Kavanaugh flatly refused to withdraw his nomination and opted to join the partisan battle led by none other than Sen. Lindsey Graham, who tore into an angry diatribe during his turn at the mic, shifting the tone of the entire day and process. In that moment, it was no longer about Ford. Her voice and those of many others were shuttered as it became more and more clear that the pursuit to tip the Supreme Court balance was more important than any victim or any repercussion at the ballot box. They’ve calculated that it’s worth everything they will lose to get this one win.

Similarly, Kavanaugh seems to have weighed the risks and it appears he’s willing to accept them – it’s all worth it if he’s confirmed to the Supreme Court in the end. Hell, Clarence Thomas survived, right? Some student just finished reading a Thomas opinion for a some class, somewhere, guaranteed. For Kavanaugh, the Supreme Court is the holy grail. There is no further up the ladder from that – it’s a lifetime appointment. If he endures this process and gets confirmed, he’s reached the mecca of legal careers. What wouldn’t you do or say, or deny, to get to the mecca?

There will be repercussions, that much is known. If the “Year of the Woman” that followed Anita Hill’s testimony is any indication, the GOP has hell to pay in November. Women are bigger and stronger than ever before and their place in the halls of government and justice is being solidified more with each passing election. People will have to answer for their votes today and in the days that follow. Constituents will hold their elected officials accountable. People will protest…oh, they will definitely protest.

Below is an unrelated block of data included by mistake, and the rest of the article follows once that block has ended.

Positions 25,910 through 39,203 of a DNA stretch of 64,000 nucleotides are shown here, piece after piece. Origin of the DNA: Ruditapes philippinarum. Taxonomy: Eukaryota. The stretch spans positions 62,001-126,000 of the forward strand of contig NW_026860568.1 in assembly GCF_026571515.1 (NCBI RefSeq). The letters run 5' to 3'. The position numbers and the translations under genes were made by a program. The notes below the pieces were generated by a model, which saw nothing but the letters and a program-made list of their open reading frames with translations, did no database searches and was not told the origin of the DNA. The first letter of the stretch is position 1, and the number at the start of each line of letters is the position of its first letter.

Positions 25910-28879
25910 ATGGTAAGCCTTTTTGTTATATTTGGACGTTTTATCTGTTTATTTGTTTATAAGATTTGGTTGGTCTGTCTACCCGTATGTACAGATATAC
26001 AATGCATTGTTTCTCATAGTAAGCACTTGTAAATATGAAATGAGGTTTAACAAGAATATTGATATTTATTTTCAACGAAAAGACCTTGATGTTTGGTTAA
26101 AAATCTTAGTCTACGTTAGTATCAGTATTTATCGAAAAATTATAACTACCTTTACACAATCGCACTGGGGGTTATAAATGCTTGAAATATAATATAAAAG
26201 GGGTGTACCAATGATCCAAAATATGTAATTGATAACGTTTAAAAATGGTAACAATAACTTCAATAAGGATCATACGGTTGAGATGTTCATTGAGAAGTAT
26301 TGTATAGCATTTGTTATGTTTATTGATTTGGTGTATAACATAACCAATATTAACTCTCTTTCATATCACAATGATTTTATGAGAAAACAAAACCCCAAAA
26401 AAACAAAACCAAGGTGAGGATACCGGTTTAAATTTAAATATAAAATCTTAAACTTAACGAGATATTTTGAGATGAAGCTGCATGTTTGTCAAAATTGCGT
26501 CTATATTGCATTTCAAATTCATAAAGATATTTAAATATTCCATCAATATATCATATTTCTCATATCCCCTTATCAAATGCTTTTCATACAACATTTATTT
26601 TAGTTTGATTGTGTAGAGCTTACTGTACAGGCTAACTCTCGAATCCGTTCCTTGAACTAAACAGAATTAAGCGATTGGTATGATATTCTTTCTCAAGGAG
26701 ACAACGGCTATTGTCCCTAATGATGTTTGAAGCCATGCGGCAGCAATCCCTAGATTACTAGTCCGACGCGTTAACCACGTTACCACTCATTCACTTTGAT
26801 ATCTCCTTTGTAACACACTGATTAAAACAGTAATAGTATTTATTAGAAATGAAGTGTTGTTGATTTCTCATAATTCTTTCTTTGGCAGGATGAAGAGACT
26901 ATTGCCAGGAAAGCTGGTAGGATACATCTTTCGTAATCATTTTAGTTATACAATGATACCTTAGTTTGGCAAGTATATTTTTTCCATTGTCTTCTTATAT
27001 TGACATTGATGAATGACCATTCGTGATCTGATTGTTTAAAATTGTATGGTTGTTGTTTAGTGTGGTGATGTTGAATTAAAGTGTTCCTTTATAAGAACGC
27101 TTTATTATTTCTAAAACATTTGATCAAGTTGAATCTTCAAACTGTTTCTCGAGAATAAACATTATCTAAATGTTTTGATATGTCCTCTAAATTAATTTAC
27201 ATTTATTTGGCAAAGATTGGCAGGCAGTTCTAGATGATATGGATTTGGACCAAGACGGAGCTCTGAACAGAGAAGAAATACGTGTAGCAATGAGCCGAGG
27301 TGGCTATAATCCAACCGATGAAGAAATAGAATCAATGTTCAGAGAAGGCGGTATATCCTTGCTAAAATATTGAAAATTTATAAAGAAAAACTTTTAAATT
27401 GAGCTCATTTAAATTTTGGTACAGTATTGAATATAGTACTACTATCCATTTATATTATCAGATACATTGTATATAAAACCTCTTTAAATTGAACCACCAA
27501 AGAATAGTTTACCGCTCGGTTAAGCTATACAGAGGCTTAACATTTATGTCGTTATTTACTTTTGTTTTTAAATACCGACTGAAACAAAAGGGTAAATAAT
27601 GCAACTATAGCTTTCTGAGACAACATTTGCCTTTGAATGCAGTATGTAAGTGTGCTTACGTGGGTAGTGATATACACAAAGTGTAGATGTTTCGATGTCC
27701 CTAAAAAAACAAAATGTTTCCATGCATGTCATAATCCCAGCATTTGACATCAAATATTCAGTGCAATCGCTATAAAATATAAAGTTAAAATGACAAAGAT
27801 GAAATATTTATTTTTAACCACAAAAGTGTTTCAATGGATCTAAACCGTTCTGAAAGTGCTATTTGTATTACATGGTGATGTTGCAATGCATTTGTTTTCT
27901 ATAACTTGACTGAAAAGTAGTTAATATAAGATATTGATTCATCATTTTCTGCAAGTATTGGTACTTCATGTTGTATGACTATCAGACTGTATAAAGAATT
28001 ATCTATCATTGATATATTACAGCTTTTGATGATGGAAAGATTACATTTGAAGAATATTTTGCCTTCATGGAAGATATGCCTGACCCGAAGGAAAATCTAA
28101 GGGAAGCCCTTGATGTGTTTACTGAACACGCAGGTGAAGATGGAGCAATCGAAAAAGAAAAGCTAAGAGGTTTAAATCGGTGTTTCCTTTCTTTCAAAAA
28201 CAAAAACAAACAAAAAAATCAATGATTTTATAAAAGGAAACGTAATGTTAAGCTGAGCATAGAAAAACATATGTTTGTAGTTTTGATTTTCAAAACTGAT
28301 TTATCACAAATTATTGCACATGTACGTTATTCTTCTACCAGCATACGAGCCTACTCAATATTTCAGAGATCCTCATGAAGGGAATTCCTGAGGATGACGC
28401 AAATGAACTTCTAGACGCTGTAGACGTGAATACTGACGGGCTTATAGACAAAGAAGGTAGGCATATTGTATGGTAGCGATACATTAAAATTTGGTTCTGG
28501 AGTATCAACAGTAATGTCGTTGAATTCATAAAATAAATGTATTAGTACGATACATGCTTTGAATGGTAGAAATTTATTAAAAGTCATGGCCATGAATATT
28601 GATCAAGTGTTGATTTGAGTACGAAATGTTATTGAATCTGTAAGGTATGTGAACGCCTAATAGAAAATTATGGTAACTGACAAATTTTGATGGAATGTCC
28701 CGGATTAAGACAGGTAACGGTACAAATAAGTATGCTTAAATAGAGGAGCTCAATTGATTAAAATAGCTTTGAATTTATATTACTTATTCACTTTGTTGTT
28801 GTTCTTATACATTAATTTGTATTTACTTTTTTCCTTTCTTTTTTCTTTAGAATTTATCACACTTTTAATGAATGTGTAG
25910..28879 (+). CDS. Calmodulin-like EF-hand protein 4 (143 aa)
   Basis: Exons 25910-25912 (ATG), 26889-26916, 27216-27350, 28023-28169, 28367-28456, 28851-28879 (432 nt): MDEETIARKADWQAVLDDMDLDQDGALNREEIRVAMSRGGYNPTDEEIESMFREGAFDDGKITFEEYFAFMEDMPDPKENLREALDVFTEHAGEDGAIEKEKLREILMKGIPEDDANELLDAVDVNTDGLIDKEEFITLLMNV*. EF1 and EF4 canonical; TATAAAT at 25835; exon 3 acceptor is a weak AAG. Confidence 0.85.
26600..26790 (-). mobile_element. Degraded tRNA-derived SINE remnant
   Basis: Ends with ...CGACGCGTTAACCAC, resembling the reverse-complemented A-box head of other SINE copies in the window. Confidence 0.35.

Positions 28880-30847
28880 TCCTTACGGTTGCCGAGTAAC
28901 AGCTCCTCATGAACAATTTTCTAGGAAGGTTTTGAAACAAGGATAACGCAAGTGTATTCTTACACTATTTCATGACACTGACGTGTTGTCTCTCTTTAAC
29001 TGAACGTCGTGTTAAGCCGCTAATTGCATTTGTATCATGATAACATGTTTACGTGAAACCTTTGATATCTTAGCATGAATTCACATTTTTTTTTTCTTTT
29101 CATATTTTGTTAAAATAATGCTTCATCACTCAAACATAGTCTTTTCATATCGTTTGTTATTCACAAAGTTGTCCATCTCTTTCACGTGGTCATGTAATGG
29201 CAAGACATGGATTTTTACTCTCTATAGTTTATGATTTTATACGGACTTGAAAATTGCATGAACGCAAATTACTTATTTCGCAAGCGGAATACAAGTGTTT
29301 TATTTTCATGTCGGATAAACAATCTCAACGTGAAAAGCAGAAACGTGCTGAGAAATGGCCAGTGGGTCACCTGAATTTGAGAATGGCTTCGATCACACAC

But the best way to suppress the barreling train of progress is with a final stop at the Supreme Court and that is exactly what they intend to do by charging ahead, despite calls from the American Bar Association and millions of other citizens to delay the vote until an investigation can be conducted. Integrity be damned.

What’s going on right now is bigger than the president or any political party, it is more than the #MeToo movement or the fear that movement instills in some, it transcends gender and age – simply, this is a fight, welcomed or not, for the integrity of our laws and democracy as we know it. People should pay attention.


Update, 9/28, 1:20 p.m.

Amid pressure from Democrats and Republican Sen. Jeff Flake, the Senate Judiciary Committee will ask the White House administration to request the FBI reopen Brett Kavanaugh’s background investigation as it relates to allegations of sexual assault. They are requesting the investigation be concluded no later than Oct. 5 and any interim Senate vote would be contingent on the results of the investigation.

 

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Nik Wojcik - East Bay Editor

Nik Wojcik - East Bay Editor

Journalist, editor, student, single mom to a pack of wolves, foodie, music lover, resident smart ass, and champion of vulgarity and human kindness.